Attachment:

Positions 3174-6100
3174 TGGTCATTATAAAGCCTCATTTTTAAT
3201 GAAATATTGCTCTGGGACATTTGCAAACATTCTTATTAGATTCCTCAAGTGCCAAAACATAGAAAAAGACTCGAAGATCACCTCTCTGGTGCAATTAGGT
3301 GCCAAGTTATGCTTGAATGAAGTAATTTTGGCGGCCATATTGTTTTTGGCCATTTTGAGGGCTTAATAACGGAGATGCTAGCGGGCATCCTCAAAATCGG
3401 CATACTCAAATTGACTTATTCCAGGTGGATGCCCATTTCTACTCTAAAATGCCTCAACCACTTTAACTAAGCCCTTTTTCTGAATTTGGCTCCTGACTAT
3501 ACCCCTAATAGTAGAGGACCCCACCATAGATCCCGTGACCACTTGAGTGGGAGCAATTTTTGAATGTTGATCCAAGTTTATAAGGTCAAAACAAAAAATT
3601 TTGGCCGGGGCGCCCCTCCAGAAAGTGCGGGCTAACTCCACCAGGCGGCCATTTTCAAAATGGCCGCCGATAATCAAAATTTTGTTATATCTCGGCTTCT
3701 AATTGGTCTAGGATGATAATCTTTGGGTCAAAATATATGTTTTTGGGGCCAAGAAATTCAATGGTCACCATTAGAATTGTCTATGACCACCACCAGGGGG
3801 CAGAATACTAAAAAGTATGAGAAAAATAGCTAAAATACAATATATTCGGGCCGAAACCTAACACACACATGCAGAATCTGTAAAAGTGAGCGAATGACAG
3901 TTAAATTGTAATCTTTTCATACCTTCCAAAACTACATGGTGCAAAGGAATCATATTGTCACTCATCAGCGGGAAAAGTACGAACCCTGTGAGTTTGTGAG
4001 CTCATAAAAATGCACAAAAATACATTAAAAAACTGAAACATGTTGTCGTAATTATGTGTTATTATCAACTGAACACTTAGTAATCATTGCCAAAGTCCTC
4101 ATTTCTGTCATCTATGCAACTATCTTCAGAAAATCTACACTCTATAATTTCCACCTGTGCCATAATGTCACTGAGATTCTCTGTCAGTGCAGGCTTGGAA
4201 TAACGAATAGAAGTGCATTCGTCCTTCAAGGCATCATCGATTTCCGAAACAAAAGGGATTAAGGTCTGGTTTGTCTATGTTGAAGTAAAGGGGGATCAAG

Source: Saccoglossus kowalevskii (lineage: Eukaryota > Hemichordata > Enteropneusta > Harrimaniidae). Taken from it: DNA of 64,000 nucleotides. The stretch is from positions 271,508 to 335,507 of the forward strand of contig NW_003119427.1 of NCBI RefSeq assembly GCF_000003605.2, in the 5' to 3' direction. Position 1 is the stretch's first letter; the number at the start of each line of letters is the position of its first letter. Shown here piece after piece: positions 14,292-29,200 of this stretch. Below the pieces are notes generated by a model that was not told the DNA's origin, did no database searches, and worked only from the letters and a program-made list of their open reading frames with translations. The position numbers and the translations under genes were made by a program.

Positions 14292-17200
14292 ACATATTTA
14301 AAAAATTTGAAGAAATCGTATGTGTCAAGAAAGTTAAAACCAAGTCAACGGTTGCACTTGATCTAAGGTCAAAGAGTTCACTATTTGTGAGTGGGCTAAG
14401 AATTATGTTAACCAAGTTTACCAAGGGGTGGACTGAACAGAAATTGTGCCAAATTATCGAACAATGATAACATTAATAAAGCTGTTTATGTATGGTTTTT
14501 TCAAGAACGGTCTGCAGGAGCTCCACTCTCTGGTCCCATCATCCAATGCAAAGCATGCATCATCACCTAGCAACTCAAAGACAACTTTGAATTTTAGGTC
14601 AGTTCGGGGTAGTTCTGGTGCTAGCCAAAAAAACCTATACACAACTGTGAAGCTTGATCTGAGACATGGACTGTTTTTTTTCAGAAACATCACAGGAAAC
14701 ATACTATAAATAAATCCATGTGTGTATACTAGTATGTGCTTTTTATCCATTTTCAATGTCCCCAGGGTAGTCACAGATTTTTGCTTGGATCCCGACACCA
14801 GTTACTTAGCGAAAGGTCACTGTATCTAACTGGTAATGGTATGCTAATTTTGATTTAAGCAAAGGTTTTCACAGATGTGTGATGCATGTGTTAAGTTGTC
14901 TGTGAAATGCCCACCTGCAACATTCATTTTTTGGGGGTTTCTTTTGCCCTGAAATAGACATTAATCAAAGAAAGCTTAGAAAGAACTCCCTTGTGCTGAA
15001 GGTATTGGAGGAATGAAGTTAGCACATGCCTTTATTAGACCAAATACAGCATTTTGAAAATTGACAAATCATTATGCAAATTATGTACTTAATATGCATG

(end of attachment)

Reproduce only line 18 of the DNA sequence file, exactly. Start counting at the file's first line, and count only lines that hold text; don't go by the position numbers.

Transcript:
14401 AATTATGTTAACCAAGTTTACCAAGGGGTGGACTGAACAGAAATTGTGCCAAATTATCGAACAATGATAACATTAATAAAGCTGTTTATGTATGGTTTTT